- Associated Press - Saturday, July 5, 2014

TULSA, Okla. (AP) - The recent ordination of six men as Catholic priests in Oklahoma has Catholic leaders in the state hoping that a decline in priest candidates might be ending.

The Diocese of Tulsa ordained one priest during spring while the Archdiocese in Oklahoma City ordained five June 28, the most since 1991 when six were ordained in Oklahoma City. As recently as 2012 there were none.

“Normally we ordain about two a year,” said the Rev. Elkin Gonzalez, director of the vocations office in the Tulsa Diocese, which covers the eastern half of Oklahoma, told the Tulsa World.

He said no ordinations are scheduled for next year in the Tulsa diocese but said there are others scheduled for ordination in 2016.

And the Rev. Stephen Hamilton, head of the archdiocese’s vocations office and pastor of St. Monica Catholic Church in Edmond, said the five ordained in Oklahoma City look to be the start of a surge in new priests in the archdiocese.

Hamilton told The Oklahoman that three seminarians are in the “priestly pipeline” to be ordained next year.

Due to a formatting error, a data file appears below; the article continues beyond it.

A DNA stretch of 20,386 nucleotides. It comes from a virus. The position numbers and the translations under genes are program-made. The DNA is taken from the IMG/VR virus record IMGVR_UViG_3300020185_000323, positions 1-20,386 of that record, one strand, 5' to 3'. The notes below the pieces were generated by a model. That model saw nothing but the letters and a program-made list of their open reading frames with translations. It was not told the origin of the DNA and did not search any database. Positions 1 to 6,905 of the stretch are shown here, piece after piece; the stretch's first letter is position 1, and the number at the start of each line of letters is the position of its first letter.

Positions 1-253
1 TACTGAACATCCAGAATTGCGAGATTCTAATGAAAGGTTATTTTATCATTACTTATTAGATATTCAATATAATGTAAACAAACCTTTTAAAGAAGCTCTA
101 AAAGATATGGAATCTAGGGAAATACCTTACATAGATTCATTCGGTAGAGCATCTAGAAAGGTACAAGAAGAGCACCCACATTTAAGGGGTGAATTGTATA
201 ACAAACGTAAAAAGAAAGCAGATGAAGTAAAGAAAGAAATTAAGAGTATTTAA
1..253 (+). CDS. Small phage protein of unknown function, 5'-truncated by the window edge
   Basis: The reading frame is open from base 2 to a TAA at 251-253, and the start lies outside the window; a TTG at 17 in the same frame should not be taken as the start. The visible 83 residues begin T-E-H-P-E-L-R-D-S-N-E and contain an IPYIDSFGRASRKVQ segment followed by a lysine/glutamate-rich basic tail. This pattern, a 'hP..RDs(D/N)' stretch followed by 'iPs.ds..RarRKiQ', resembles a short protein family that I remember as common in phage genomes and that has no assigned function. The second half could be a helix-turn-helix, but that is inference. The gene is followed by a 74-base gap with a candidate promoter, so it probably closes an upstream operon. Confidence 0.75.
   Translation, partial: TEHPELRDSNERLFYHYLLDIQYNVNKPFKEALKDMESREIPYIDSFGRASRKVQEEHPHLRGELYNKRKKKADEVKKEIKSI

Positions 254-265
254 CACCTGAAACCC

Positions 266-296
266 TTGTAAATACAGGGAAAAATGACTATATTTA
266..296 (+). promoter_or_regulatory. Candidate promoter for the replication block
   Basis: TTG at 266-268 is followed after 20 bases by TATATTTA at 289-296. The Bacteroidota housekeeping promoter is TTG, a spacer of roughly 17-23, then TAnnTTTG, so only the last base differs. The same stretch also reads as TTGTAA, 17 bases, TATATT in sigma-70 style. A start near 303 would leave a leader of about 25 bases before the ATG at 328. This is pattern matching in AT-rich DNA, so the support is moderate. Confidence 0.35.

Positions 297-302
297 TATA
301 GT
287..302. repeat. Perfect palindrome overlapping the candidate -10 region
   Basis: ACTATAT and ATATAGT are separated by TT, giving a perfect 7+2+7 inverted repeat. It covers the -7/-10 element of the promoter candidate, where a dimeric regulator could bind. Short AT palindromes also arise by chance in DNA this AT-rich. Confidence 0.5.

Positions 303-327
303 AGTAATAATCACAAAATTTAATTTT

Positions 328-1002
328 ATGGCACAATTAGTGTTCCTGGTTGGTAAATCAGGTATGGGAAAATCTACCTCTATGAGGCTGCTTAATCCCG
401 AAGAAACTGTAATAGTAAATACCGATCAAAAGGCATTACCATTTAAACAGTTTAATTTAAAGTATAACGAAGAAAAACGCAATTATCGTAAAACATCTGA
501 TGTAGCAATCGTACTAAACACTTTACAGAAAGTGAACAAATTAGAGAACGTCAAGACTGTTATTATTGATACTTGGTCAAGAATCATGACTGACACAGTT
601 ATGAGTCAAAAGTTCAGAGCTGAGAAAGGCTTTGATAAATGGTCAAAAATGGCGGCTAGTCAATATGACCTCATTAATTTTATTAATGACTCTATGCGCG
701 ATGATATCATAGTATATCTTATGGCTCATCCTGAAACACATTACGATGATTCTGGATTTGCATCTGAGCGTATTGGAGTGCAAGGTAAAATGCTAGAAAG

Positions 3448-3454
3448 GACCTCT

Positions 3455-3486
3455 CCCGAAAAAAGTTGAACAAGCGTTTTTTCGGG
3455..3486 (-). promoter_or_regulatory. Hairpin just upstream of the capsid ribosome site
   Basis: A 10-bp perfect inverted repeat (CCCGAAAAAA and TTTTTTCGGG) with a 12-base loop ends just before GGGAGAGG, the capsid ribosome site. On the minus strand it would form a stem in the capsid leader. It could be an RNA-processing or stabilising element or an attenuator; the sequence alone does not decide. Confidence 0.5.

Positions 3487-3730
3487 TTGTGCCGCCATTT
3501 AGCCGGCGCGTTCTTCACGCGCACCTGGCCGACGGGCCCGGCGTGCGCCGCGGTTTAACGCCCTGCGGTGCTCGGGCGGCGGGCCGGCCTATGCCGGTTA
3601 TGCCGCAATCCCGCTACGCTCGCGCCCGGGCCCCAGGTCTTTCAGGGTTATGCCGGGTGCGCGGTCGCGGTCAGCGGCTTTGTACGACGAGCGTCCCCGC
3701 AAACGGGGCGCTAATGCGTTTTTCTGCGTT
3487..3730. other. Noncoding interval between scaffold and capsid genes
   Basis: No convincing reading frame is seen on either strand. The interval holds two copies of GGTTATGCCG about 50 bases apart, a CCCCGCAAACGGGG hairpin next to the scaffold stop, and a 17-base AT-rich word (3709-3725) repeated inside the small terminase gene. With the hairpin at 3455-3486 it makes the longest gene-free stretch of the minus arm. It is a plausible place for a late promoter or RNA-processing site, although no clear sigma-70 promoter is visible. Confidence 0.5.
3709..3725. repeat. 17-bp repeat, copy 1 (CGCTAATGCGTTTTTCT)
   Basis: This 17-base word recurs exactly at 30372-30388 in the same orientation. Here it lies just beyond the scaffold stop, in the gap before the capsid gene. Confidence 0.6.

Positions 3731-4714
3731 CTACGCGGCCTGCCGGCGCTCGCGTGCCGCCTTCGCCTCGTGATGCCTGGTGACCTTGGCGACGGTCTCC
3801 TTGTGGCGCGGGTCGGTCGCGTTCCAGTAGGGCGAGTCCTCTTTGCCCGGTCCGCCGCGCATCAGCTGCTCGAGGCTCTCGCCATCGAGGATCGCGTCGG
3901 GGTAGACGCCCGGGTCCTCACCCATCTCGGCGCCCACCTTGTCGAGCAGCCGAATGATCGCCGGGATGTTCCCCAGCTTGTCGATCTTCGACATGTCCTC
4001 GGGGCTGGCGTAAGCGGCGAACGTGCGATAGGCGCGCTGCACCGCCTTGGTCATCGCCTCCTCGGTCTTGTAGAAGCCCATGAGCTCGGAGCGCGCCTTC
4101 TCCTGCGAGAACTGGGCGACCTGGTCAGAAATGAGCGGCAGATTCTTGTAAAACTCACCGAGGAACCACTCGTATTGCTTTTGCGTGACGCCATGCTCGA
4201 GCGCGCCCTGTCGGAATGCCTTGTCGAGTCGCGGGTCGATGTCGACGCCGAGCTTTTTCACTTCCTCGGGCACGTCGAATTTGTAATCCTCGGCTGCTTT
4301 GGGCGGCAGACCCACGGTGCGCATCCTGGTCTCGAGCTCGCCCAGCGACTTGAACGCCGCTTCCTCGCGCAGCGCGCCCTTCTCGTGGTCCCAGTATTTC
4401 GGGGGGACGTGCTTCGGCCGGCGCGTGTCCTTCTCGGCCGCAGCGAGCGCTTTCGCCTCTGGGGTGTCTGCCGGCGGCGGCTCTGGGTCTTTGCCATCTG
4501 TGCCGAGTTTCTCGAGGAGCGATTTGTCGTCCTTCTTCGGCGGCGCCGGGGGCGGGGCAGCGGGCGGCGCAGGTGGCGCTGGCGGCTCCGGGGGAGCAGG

Hamilton said several challenges face men considering the Catholic priesthood, including a culture that believes money, fame, power and influence are the attributes of success.

“It can be countercultural to get a man to consider it,” Hamilton said.

He said the vow of celibacy doesn’t appear to be as much an issue as some might think.

The reasons men decide to become priests “always remain a mystery,” he added.

Christopher Brashears, 33, of Weatherford, one of the five men ordained in Oklahoma City, said his decision puzzled some of his buddies at Oklahoma State University.

“It was a mixed bag because some of them understood. Other guys said, ‘Why? Why would you want to do that? You won’t have a family. It will be all the time God, God, God,’” Brashears said.

Another, 30-year-old Carson Krittenbrink, of Kingfisher, said all priests have a different answer about why they joined the priesthood because they are individuals with different backgrounds, personalities and circumstances.

“If you get 100 different priests in the room, you’ll get 100 different stories,” he said.

The Rev. Bryan Ketterer, ordained in Tulsa this spring, said one challenge facing young men considering the priesthood is that “the whole world tells them it’s a waste of their time. It tends to be a simple life that runs counter to pursuing the dream of houses and careers.”

He said he dealt with that in various ways during the process of becoming a priest.

“The biggest thing is coming to terms with the idea that it’s something God is calling us to and realizing that God’s plan for us is better than any plan we can devise. Once we accept that plan, that’s what gives us the most joy.”

The other ordained were Timothy F. Ruckel, Cristobal de Loera and Linh N. Bui.

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